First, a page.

Cyclists, crossing a bridge in Nyaung Shwe. (Photo copyright © by Kaj Halberg)

 

 

Myanmar 2007
This horse cart is crossing a large wooden bridge, spanning the main canal in Nyaung Shwe. (Photo copyright © by Kaj Halberg)

 

 

Myanmar 2007
Boat, passing under the same bridge as above. (Photo copyright © by Kaj Halberg)

 

 

 

 

 

Norden 1967-86
Bridge, reflected in Lake Umnässjön, Lappland, Sweden. (Photo copyright © by Kaj Halberg)

 

 

 

 

 

Taiwan 2018
Foot bridge, adorned with rounded stones, presumably from a river bed, Taichung, Taiwan. (Photo copyright © by Kaj Halberg)

 

 

 

 

 

In former days, the eastern half of North America held more than 13,000 covered wooden bridges, most of which were constructed in the 1800s. The covering was intended as a means to prolong the life-span of the bridge, which, without covering, would deteriorate after only 10 to 15 years.

Many of the covered bridges are truss bridges, a structure of connected elements, usually forming triangular units, while a lattice bridge is a type of truss bridge, where a large number of small planks are placed diagonally to form a lattice.

About 1,500 covered bridges have been preserved in the United States, four of which are shown below.

 

 

USA 1998-99
Halls Mills Covered Bridge is a wooden lattice truss bridge, built near the town of Neversink, Catskill Mountains, New York State, in 1912. (Photo copyright © by Kaj Halberg)

 

 

USA 2012a
Hart Bridge is a wooden lattice truss bridge from c. 1864, 52 m long and 4.6 m broad, spanning the Housatonic River, West Cornwall, Connecticut. This bridge was constructed of timber from red spruce (Picea rubens), and wooden pegs, or trunnels, were used for joining the timbers. Blooming yellow iris (Iris pseudacorus) is seen in the foreground. (Photo copyright © by Kaj Halberg)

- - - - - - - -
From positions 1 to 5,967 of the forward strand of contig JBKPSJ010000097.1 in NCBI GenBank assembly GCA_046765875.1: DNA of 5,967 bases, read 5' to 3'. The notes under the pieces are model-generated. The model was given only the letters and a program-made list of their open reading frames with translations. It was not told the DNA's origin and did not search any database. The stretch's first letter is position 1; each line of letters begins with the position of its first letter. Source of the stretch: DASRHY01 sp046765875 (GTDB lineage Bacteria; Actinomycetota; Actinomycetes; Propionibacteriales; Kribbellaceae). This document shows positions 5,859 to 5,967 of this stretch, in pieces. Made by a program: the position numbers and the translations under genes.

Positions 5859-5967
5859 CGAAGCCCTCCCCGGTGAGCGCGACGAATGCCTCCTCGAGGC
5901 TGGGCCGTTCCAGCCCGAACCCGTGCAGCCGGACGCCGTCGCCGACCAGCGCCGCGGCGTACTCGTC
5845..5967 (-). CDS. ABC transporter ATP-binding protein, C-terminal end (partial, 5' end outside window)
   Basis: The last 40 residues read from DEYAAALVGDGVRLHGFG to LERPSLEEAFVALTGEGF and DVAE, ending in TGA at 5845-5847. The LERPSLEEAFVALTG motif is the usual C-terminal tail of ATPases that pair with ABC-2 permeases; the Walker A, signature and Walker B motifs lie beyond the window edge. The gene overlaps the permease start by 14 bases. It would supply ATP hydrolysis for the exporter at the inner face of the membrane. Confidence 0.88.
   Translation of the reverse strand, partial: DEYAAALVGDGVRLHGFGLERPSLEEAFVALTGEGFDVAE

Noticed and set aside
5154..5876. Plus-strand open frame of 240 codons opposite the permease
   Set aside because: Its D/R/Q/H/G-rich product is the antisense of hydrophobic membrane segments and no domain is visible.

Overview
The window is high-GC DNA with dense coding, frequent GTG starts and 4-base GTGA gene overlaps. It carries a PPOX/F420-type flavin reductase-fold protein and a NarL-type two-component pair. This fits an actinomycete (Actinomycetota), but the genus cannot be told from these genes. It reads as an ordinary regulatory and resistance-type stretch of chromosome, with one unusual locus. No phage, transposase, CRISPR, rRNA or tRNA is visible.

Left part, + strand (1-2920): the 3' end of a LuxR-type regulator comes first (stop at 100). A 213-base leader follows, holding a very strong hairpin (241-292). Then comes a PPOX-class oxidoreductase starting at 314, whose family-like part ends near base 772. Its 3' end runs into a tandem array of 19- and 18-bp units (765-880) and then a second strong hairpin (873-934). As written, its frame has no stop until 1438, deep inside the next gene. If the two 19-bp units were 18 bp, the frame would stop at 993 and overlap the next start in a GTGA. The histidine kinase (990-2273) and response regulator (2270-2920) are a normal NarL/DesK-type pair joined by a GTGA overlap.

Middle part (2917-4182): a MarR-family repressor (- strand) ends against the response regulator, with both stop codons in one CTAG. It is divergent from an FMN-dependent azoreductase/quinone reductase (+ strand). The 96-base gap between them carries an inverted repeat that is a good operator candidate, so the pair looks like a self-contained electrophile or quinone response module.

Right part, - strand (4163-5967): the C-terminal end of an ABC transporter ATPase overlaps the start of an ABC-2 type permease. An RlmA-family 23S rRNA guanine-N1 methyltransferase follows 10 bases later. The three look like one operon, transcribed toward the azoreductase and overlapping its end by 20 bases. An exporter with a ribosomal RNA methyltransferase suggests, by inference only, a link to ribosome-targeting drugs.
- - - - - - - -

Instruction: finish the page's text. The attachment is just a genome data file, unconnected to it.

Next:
USA 1998-99
Smith Bridge, near Plymouth, New Hampshire, photographed in rainy weather. This truss bridge, which is 45.5 m long, was constructed in 1850. Its arches are a later addition. (Photo copyright © by Kaj Halberg)

 

 

USA 2012a
Bulls Bridge, a covered wooden lattice truss bridge from 1842, 33 m long, spanning the Housatonic River, near Kent, Connecticut. (Photo copyright © by Kaj Halberg)

 

 

 

 

 

Asien 1972-73
This ruined bridge in north-western Iran, made of bricks, has collapsed. The lower picture shows a kestrel (Falco tinnunculus), which has made its nest in a cavity on the bridge. (Photos copyright © by Kaj Halberg)